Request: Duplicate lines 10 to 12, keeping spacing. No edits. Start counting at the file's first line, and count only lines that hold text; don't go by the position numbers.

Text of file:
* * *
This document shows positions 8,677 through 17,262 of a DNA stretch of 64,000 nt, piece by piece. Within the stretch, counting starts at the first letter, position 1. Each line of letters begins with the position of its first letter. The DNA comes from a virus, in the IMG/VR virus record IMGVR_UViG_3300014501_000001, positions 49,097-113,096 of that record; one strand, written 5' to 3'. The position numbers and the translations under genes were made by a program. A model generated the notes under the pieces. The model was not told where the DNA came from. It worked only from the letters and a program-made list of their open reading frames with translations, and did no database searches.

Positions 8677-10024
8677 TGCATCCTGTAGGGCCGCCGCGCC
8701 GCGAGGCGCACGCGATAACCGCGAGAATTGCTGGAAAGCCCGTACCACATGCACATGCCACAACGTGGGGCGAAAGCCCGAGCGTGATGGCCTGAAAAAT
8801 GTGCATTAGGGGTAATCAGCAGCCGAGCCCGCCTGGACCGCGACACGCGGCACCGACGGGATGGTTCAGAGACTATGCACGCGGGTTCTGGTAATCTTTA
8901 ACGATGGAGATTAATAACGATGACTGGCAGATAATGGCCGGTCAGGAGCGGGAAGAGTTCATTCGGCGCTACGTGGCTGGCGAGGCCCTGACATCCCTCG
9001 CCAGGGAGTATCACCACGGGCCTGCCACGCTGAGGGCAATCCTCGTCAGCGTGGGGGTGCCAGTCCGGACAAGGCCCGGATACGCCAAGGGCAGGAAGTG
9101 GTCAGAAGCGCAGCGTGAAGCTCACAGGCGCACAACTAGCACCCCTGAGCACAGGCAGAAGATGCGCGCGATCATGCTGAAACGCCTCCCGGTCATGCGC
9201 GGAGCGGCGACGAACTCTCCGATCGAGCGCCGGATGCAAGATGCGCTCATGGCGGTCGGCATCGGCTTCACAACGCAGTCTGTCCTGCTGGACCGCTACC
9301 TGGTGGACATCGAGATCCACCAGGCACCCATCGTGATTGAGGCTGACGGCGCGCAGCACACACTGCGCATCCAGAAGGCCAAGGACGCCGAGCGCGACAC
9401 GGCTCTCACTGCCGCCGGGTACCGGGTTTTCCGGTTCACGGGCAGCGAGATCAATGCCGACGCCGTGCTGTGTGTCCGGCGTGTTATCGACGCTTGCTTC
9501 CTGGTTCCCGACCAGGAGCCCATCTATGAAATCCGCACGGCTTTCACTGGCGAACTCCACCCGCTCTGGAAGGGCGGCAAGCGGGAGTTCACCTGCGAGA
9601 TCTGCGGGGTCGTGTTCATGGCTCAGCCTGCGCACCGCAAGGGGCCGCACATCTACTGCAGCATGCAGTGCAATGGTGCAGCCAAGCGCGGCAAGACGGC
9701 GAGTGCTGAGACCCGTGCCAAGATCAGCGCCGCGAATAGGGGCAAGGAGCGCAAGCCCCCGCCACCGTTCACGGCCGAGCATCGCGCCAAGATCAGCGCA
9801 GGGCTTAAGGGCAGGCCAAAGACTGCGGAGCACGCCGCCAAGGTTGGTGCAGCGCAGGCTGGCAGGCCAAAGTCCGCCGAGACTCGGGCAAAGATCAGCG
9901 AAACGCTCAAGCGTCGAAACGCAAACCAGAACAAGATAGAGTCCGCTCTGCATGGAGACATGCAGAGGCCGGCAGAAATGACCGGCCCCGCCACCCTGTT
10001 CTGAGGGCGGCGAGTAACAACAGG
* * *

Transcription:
9301 TGGTGGACATCGAGATCCACCAGGCACCCATCGTGATTGAGGCTGACGGCGCGCAGCACACACTGCGCATCCAGAAGGCCAAGGACGCCGAGCGCGACAC
9401 GGCTCTCACTGCCGCCGGGTACCGGGTTTTCCGGTTCACGGGCAGCGAGATCAATGCCGACGCCGTGCTGTGTGTCCGGCGTGTTATCGACGCTTGCTTC
9501 CTGGTTCCCGACCAGGAGCCCATCTATGAAATCCGCACGGCTTTCACTGGCGAACTCCACCCGCTCTGGAAGGGCGGCAAGCGGGAGTTCACCTGCGAGA